Thursday, January 22, 2009

Manned Venus Flyby



There have been many planned flyby missions for Mars and-or Venus. Much effort was put into these plans, in part because it was expected that Russia would skip the moon in the 1970s and chose a new target which would give them a chance to be first. A manned mission would be one of the best choices. Here is one of the lightest manned missions I have yet uncovered, and it would have been a fairly simple extension of the Skylab program. I think that this would have been good practice for eventual manned landings. Other proposals vary in size, most are large indeed calling for several Saturn V launches, often in rapid succession. This is the most likely to succeed, then simply because it would cost so little money. A mission like this would be fairly practical in the next decade if it were to use a modified ISS section, an Orion class CEV, and several large engines that could be fired in stages (a few 25,000 lbs storable propellant motors would probably do the job, probably 4 for venus and 7 for mars). Please check out the information below, and the images. These have been essentially pulled directly from the Wiki page, making me your rocketry middle man.


"The proposed mission would use a Saturn V to send three men to fly past Venus in a flight which would last approximately one year. The S-IVB stage would be a 'wet workshop' similar to Skylab, first using the S-IVB engine to launch the mission on course to Venus, and then vented of any remaining fuel to serve as home for the crew for the duration of the mission. The Apollo SM engine would be used for course corrections on the way to Venus and back to Earth, and for a braking burn before the Command Module re-entered Earth's atmosphere. In order to free up more space in the Spacecraft Lunar Module Adapter for the docking tunnel connecting the CSM to the S-IVB, the SPS engine on the Service Module would be replaced by two LEM engines, providing similar thrust with smaller nozzles.

Precursors to the Venus flyby would include an initial orbital test flight with an S-IVB 'wet workshop' and basic docking adapter, and a year-long test flight taking the S-IVB to a near-geostationary orbit around the Earth.

One oddity of the Venus flyby mission is that, unlike trips to the Moon, the CSM would separate and dock with the S-IVB stage before the S-IVB burn, so the astronauts would fly 'eyeballs-out', the thrust of the engine pushing them out of their seats rather than into them. This was required because there was only a short window for an abort burn by the CSM to return to Earth after a failure in the S-IVB, so all spacecraft systems needed to be operational and checked out before leaving the parking orbit around Earth to fly to Venus."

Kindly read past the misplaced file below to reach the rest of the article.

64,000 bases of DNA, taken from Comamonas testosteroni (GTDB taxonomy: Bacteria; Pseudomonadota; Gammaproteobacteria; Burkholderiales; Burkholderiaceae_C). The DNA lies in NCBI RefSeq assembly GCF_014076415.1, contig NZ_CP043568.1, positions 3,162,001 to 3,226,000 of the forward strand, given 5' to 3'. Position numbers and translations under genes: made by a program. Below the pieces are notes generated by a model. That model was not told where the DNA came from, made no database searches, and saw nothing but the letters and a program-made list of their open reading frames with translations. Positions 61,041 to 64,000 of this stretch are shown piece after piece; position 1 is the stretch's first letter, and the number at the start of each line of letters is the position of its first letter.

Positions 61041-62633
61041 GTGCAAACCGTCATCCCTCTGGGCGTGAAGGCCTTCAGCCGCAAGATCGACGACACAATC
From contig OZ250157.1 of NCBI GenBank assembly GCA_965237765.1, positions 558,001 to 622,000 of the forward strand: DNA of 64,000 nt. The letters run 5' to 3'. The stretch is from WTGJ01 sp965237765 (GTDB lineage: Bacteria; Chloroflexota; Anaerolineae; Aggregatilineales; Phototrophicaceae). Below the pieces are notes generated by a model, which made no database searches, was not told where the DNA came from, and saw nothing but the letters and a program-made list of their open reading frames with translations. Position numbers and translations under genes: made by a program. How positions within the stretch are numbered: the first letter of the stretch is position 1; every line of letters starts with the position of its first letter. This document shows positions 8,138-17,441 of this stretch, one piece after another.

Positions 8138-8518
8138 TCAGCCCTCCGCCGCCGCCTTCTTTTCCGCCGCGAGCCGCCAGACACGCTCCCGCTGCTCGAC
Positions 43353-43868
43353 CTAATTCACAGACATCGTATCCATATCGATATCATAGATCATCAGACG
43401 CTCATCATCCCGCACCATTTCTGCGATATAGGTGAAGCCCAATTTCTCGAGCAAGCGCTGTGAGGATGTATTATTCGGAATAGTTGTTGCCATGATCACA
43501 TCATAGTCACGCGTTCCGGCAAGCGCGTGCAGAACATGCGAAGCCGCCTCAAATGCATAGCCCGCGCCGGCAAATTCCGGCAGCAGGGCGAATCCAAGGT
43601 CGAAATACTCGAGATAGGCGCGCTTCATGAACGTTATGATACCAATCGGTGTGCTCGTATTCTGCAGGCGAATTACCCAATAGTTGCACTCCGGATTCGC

Most interesting to me, again, is the small number of components and booster launches needed for this mission, which would fly downhill towards the sun. The idea that an abort after ignition of the escape stage would be required within hours, adds a real taste of danger and excitement. Flyby missions are, after all, more about adventure and practice than science.

"interplanetary experience comes only from interplanetary missions: less difficult flights, such as that to Eros, could significantly enhance experience acquired in Earth orbital and lunar activities, and could thereby increase the probability of success for the missions to follow."   - Eugene Smith (Via Altair VI)




"Phase A

Phase A of the plan would have launched a 'wet workshop' S-IVB and a standard Block II Apollo CSM into orbit on a Saturn V. The crew would separate the CSM from the S-IVB by blowing off the SLA panels, then perform a Transposition and Docking maneuver similar to that conducted on the lunar flights, in order to dock with the docking module attached to the front of the S-IVB. Optionally they could then use the S-IVB engine to launch them into a high orbit before they vented any remaining fuel into space and entered the S-IVB fuel tanks to conduct experiments for a few weeks. After evaluating the use of the S-IVB as a long-term habitat for astronauts, they would separate the CSM from the S-IVB and return to Earth.

Phase B

Phase B would test the Venus flyby spacecraft in a long duration mission in high orbit. A Saturn V would launch a Block III CSM designed for long-term spaceflight and a modified S-IVB with the Environmental Support Module required for the real Venus flyby, and following the transposition and docking maneuver the S-IVB engine would carry the spacecraft to a circular orbit at an altitude of about 25,000 miles around the Earth. This altitude would be high enough to be clear of Earth's radiation belts while exposing the spacecraft to an environment similar to that of a trip to Venus, yet close enough to Earth that the astronauts could use the CSM to return in a few hours in an emergency.

Power would probably be provided by solar panels similar to those used on Skylab, as fuel cells would require a very large amount of fuel to operate for a year. Similarly the fuel cells in the SM used to provide power on lunar flights would be replaced by batteries which would provide enough power for the duration of launch and re-entry operations.